How End-Capped Acceptors Regulate the Photovoltaic Performance of the Organic Solar Cells: A Detailed Density Functional Exploration of Their Impact on the A–D−π–D–A Type Small Molecular Electron Donors
Polymer Science and Engineering
Recent investigations on organic solar cells have demonstrated the superior photovoltaic performance of A−π–D−π–A type small molecular electron donors (SMEDs) compared to that of the D–A(π)–A and D–A(π)–D molecular frameworks because of their intense intramolecular charge transfer transitions, narrow band gap, and broad optical profiles at the near-infrared region. These characteristic features mainly originated from their molecular functionalization of the core and end-capped acceptor building blocks, which generate quite a greater impact through the wavefunction overlap of the intra-/intermolecular interactions. Nonetheless, SMEDs with various reported end-capped acceptors, 1,3-indanedione (IND), N-alkyl rhodanine (NAR), and dicyanovinylene (DCV), exhibited excellent photovoltaic performance, the reason behind this phenomenon remains unexplained. To gain better insights in this regard, we have designed a series of SMEDs named DFR, DFM, and DFI by embedding these exceptionally performing NAR, DCV, and IND end-capping units, respectively, into a newly designed A–D−π–D–A molecular framework. A detailed investigation was carried out to understand the influence of end-capped acceptors on the photovoltaic parameters at the molecular level using density functional theory (DFT) and time-dependent DFT methods. Exploration of this study reveals that the NAR unit of the A–D−π–D–A framework (DFR) enabled a bathochromic shift compared to that of the DCV counterpart (DFI), a reverse pattern of absorption to that of the widely reported A−π–D−π–A system. A series of charge transfer parameters related to excited state properties including charge density difference, amount of charge transferred (qCT), charge transfer distance (dCT), dipole variation, H-index, t-index, and hole–electron overlap (S±) and other components such as ionization potential, electron affinity, delocalization, and reorganization energies were computed. In addition, photovoltaic parameters such as exciton binding energy and open-circuit voltage have been systematically evaluated with respect to the fullerene and Y6 electron acceptors. The antiaromatic characteristics of the cyclic NAR and IND acceptors were well-demonstrated using the nucleus-independent chemical shift, 2D isochemical shielding surface, and anisotropy of the induced current density analyses. This study highlights that the performance of each acceptor is distinctively different because it not only can be determined from its electron-withdrawing strength but also depends on its potential to allow the charge density population. The greater heterofunctionalities of NAR and IND acceptors could help increase the Jsc due to its strong accommodating potential of electron density population at the peripherals, but the minimized contribution from the sp-hybridized C≡N unit of the DCV acceptor failed in this regard. The computed results followed an excellent agreement with the experimental observations. The results obtained from this study would be helpful for the researchers to gain a better understanding of the chemistry behind the relationship between the structure of the end-capped acceptors and photovoltaic activity and suggesting the beneficial features of including more heterofunctionalities into large-sized terminal acceptors: (1) band gap narrowing through lowest unoccupied molecular orbital stabilization; (2) efficient ICT transitions; and (3) greater accommodating potential of charge density population at the peripherals, which could help the facilitation of charge transport at the D−A interface.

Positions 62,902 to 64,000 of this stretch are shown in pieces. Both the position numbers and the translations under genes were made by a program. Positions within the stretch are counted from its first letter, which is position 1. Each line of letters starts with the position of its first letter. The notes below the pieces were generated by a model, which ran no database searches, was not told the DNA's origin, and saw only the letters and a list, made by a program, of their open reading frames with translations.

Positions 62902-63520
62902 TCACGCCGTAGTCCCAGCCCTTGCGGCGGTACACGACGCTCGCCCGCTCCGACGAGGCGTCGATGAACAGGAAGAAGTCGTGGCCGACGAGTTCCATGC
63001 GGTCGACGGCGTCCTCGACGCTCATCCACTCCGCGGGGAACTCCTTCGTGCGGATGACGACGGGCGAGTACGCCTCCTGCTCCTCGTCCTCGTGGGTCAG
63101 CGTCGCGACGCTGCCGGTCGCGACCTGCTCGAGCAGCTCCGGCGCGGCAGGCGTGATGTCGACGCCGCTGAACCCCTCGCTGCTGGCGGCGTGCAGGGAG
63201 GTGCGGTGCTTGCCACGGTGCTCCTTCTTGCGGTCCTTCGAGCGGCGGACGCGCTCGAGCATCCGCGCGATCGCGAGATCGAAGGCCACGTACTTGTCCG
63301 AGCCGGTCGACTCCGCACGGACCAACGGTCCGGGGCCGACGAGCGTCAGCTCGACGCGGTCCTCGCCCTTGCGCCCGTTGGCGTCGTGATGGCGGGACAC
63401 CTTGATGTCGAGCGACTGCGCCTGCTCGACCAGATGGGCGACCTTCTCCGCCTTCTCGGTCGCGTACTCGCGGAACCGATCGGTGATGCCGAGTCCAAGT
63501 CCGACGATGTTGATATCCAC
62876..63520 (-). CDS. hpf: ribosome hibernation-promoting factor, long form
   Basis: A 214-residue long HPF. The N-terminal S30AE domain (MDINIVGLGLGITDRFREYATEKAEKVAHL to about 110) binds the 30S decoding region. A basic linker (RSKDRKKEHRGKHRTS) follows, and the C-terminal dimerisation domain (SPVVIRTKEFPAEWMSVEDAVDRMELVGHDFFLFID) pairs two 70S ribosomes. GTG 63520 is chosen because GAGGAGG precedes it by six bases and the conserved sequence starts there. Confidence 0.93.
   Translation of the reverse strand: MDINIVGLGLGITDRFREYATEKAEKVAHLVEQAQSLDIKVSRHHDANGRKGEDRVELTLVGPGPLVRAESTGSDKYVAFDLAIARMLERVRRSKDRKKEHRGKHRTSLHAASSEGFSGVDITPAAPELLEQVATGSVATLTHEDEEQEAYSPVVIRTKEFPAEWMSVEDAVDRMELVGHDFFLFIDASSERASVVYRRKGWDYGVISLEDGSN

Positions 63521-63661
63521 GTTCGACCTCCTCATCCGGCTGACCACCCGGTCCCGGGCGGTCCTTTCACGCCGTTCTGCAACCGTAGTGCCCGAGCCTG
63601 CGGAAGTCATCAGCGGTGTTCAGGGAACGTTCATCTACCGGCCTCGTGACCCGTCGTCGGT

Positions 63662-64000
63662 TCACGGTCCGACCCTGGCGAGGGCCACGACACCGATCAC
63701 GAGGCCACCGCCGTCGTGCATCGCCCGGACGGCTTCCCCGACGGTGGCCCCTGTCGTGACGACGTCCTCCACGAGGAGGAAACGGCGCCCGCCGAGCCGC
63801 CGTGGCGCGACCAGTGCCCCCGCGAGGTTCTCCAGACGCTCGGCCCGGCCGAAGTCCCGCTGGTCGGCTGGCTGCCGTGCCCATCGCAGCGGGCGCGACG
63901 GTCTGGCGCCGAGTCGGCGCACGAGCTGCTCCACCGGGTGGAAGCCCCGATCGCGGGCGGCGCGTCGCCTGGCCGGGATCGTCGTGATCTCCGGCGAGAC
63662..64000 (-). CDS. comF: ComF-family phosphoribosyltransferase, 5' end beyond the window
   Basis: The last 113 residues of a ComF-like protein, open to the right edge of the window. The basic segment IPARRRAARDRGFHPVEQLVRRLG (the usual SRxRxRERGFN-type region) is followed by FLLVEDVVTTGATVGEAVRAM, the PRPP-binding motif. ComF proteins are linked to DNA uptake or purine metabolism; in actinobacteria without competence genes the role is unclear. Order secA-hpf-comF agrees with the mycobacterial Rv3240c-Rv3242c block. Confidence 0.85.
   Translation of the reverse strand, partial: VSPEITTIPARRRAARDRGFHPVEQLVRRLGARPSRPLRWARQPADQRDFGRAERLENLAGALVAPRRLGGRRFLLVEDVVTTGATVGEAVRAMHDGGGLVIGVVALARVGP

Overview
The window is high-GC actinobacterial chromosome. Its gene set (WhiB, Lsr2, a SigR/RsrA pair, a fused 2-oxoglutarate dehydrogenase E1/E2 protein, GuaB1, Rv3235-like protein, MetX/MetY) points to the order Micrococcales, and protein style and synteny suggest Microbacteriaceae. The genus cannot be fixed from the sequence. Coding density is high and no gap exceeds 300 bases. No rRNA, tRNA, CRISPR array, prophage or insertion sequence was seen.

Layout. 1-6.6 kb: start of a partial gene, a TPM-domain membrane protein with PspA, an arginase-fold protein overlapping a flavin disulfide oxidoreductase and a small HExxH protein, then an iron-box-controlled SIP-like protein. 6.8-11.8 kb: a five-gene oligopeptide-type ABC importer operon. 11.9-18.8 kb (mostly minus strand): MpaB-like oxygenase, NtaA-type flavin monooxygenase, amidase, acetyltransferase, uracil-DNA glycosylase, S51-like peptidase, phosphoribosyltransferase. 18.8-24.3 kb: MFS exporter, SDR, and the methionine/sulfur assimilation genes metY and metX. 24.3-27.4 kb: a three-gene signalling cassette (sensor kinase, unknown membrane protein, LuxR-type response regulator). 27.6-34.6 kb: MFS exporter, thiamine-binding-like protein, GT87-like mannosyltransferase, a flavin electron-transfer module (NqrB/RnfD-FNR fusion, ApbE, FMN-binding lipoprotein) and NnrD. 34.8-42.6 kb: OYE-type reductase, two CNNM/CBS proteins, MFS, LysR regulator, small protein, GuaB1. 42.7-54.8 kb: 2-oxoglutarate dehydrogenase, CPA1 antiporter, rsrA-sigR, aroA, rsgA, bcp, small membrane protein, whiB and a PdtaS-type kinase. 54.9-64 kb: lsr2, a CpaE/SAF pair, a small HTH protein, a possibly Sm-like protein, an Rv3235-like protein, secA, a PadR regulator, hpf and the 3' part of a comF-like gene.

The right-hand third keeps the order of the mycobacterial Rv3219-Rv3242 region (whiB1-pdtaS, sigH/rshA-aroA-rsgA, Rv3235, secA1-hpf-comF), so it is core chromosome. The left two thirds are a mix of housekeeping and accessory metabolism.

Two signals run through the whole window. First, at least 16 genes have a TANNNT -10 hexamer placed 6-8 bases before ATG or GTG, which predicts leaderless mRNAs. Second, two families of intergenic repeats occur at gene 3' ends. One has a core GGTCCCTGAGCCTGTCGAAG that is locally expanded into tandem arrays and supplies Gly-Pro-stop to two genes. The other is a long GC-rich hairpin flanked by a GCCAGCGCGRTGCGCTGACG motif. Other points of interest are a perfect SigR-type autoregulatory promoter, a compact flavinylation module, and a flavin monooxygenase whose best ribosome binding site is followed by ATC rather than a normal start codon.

Energy & Fuels
(2022). How End-Capped Acceptors Regulate the Photovoltaic Performance of the Organic Solar Cells: A Detailed Density Functional Exploration of Their Impact on the A–D−π–D–A Type Small Molecular Electron Donors. Energy & Fuels, 36(4), 2095-2107.
Available at: https://aquila.usm.edu/fac_pubs/19956